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Seaweed Art Cards
  • Now that the kids are out of school you will need fun activities to entertain them and keep them busy and occupied. When my children were small they loved to finger paint, which, as you all know, is  messy. When the weather got warmer, I would put my girls in their bathing suits and give each of them a paper plate “palette” with several  dollops of finger paint colors. Then I would put a  white  shower curtain liner on the driveway and let them paint away. More often than not they ended up painting each other, but I didn’t mind. At the end of the day I hosed them down along with everything else.  They had a blast. It was moments like that, watching my children experience sheer creative joy that I thought to myself, “Do not for one minute ever tell me that you did not have a wonderful childhood.”

    Note: Make sure the finger paint is washable. I have learned from experience that certain colors, like green, don’t always come out. Just in case, make sure you and your kids wear clothing that you don’t mind getting a few stains on. Happy painting! If you try this project, please write in and leave a comment so we can all hear about how much fun you had.

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  • Another great group activity for a birthday, play date or class project.

    Materials:
    Small clay flower pots
    Tile grout
    Trowel or knife to smooth grout
    Decorative objects like tiles, sea glass, sea shells, beads, acorns etc.
    Damp cloth

    Give each child a small flower pot and some tile grout to smear on the outside of the pot. Explain to them that they are going to decorate the outside of the pot with the objects. They can cover the entire pot or make a pattern. It is up to them to use their own imagination and creativity. Once the tile is set and the objects are secure, gently wipe away any tile grout that is on the decorations. If you have time, you can take this project one step further by planting flowers in the pots.

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  • Create musical hanging chimes with a few simple materials  found in the hardware store.
    Materials:
    Small embroidery hoop or stick
    Large nails of various sizes
    Fishing line or sturdy string

    Cut a length of fishing line, tie one end under the head of the nail, and secure the other end to the embroidery hoop. Continue tying the nails around the hoop at regular intervals until the frame is full. When finished, strike the nails gently and listen to the bell-like chords. Then hang it outside and let the wind create soft, gentle tones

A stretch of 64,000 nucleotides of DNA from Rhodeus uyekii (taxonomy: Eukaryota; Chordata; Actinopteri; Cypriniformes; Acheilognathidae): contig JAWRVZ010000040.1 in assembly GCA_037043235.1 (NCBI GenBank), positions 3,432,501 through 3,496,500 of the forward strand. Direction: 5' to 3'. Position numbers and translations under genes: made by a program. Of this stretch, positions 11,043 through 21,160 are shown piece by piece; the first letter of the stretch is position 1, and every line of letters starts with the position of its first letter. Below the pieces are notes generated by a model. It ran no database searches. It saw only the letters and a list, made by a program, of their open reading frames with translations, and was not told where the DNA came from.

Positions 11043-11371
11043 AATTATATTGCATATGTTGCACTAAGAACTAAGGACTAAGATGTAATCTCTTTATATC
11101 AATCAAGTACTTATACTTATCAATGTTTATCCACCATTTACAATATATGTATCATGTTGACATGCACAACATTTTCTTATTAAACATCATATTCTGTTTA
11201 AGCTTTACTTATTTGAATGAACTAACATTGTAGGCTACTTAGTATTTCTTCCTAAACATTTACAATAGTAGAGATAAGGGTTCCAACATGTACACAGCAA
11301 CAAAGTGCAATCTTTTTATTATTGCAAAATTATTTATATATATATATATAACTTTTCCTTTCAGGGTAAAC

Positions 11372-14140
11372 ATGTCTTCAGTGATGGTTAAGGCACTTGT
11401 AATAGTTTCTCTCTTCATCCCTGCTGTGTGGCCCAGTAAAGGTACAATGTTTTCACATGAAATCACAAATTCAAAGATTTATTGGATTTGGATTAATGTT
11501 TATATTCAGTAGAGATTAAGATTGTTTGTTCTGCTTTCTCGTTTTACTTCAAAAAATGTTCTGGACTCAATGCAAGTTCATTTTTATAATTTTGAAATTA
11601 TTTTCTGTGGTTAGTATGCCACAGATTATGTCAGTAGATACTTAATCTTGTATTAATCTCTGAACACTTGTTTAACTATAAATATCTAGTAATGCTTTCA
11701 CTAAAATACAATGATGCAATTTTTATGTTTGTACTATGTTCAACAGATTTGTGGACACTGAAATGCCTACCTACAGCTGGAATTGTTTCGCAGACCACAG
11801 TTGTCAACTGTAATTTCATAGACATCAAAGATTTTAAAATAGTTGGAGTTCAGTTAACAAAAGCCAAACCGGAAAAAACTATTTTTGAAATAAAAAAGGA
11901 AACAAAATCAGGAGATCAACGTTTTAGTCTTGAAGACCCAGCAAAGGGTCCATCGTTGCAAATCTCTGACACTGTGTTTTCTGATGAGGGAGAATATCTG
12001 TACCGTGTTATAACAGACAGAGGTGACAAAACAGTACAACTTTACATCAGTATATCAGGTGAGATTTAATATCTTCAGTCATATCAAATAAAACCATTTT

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  • Materials needed:

    Seashells like scallops, conch and clam because they are deep enough to fill with wax.

    Paraffin wax or old candles

    Candle dyes

    Scents (optional)

    Double boiler or 2 pots that fit inside each other

    Candle wicks

    Metal wick holders

    Wooden spoon

    Pencil or small stick

    Bleach

    First, soak the seashells in a mild solution of bleach and water and scrub gently with a sponge. Let dry. Next, melt the wax in the double boiler and add some color. Stir to mix. You may want to use corals or sea foam greens to compliment the seashells. Cut a piece of wick the desired length and attach to the wick holder. Pour a drop of wax into the shell and place wick and wick holder on top. Let it dry a bit. This will secure the wick and keep it from floating to the top when you pour the rest of the wax. Then pour the wax to just below the top. Wrap wick around the pencil and let it rest on top. When wax is hardened, remove wick from pencil and trim.

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  • Warm summer nights are the best time to lie on a blanket, look up to the sky and introduce your children to the science of astronomy. A child’s fascination with the stars begins very early.  My oldest daughter Sophia became particularly interested when she was in kindergarten and her class studied the book, Follow the Drinking Gourd by Jeanette Winter. It is the true story of a Black slave named Peg Leg Joe who led several slaves to freedom in Canada by marking a secret route on trees. He told them they would know they were headed in the right direction if they looked in the night sky and “followed  the drinking gourd.” The drinking gourd he referred to is what we also know as The Big Dipper. It is a wonderful story about Black history  and emancipation from slavery, but it also incites a child’s natural curiosity about the stars.